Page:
Skip to content
Open global navigation

Cambridge University Press

AcademicLocation selectorSearch toggleMain navigation toggle
Cart
Register Sign in Wishlist
The Common Peace

The Common Peace
Participation and the Criminal Law in Seventeenth-Century England

$49.99

Part of Cambridge Studies in Early Modern British History

  • Date Published: August 1989
  • availability: Available
  • format: Paperback
  • isbn: 9780521375870

$49.99
Paperback

Add to cart Add to wishlist

Other available formats:
Hardback, eBook


Looking for an examination copy?

If you are interested in the title for your course we can consider offering an examination copy. To register your interest please contact collegesales@cambridge.org providing details of the course you are teaching.

Description
Product filter button
Description
Contents
Resources
Courses
About the Authors
  • The Common Peace traces the attitudes behind the enforcement of the criminal law in early modern England. Focusing on five stages in prosecution (arrest, bail, indictment, conviction and sentencing), the book uses a variety of types of sources - court records, biographical information, state papers, legal commentaries, popular and didactic literature - to reconstruct who actually enforced the criminal law and what values they brought to its enforcement. A close study of the courts in eastern Sussex between 1592 and 1640 allows Dr Herrup to show that an amorphous collection of modest property holders participated actively in the legal process. These yeomen and husbandmen who appeared as victims, constables, witnesses and jurors were as important to the credibility of the law as were the justices and judges. The uses of the law embodied the ideas of these middling men about not only law and order but also religion and good government. By arguing that legal administration was part of the routine agenda of obligation for middling property holders, Dr Herrup shows how the expectations produced by legal activities are important for understanding the decades immediately before the outbreak of the English Civil War. As the first book to use early seventeenth-century legal records outside of Essex, The Common Peace adopts an explicitly comparative framework, attempting to trace the ways that social conditions influenced legal process as well as law enforcement in various counties. By blending social history, legal history and political history, this volume offers a complement to more conventional studies of legal records and of local government.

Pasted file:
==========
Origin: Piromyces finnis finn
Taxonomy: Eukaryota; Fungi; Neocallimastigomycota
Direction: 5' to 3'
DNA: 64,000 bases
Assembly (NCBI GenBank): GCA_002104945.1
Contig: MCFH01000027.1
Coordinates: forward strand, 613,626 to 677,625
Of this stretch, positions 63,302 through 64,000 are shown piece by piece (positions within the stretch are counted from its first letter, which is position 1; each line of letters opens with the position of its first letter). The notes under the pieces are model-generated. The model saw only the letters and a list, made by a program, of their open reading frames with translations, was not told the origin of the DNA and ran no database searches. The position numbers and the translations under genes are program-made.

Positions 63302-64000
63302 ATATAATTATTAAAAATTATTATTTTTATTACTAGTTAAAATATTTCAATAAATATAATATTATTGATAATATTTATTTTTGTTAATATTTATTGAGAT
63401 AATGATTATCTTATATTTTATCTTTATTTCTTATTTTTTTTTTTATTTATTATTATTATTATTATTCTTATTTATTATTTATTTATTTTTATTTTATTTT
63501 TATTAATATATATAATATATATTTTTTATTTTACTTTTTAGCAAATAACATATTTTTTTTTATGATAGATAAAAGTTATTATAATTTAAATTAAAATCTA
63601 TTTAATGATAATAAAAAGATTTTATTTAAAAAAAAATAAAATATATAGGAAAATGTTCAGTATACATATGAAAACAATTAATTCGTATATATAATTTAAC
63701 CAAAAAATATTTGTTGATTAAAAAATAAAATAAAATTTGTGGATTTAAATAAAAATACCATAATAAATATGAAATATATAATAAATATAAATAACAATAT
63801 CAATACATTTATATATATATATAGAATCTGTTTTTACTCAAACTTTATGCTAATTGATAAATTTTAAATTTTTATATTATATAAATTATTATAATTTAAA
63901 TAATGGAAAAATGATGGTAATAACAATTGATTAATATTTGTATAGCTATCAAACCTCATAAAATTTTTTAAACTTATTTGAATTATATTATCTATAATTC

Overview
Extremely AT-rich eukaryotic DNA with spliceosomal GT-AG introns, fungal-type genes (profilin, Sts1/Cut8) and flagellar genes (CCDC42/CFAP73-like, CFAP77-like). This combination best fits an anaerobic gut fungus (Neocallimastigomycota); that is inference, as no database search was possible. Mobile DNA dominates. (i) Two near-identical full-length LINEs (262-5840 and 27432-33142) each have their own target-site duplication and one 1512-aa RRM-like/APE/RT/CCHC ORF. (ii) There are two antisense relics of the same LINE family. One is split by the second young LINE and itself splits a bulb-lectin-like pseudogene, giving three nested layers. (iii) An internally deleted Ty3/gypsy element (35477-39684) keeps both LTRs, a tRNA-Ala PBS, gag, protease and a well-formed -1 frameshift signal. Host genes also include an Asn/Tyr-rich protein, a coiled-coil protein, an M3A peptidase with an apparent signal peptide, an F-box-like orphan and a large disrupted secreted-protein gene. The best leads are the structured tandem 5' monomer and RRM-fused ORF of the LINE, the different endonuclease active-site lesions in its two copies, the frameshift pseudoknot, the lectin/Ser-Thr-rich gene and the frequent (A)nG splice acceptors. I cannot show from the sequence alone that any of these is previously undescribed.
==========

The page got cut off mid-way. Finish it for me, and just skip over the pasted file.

Customer reviews

    Not yet reviewed

    Be the first to review

    Review was not posted due to profanity

    ×

    , create a review

    (If you're not , sign out)

    Please enter the right captcha value
    Please enter a star rating.
    Your review must be a minimum of 12 words.

    How do you rate this item?

    ×

    Product details

    • Date Published: August 1989
    • format: Paperback
    • isbn: 9780521375870
    • length: 252 pages
    • dimensions: 229 x 152 x 15 mm
    • weight: 0.38kg
    • availability: Available
  • Table of Contents

    List of figures and tables
    Acknowledgments
    Glossary
    Abbreviations and conventions
    1. The criminal law in early modern England
    2. The setting
    3. Judicial power and cooperation in eastern Sussex
    4. From crime to criminal accusation
    5. From accusation to indictment
    6. From indictment to conviction
    7. Becoming a criminal
    8. The common peace
    Appendixes
    Bibliography
    Index.

  • Author

    Cynthia B. Herrup

Sign In

Please sign in to access your account

Cancel

Not already registered? Create an account now. ×

Sorry, this resource is locked

Please register or sign in to request access. If you are having problems accessing these resources please email cflack@cambridge.org

Register Sign in
Please note that an additional password is required to open the solutions file once you have downloaded it. Contact collegesales@cambridge.org for this password.

» Proceed

You are now leaving the Cambridge University Press website, your eBook purchase and download will be completed by our partner www.ebooks.com. Please see the permission section of the www.ebooks.com catalogue page for details of the print & copy limits on our eBooks.

Continue ×

Continue ×

Find content that relates to you

© Cambridge University Press 2014

Back to top

Are you sure you want to delete your account?

This cannot be undone.

Cancel Delete

Thank you for your feedback which will help us improve our service.

If you requested a response, we will make sure to get back to you shortly.

×
Please fill in the required fields in your feedback submission.
×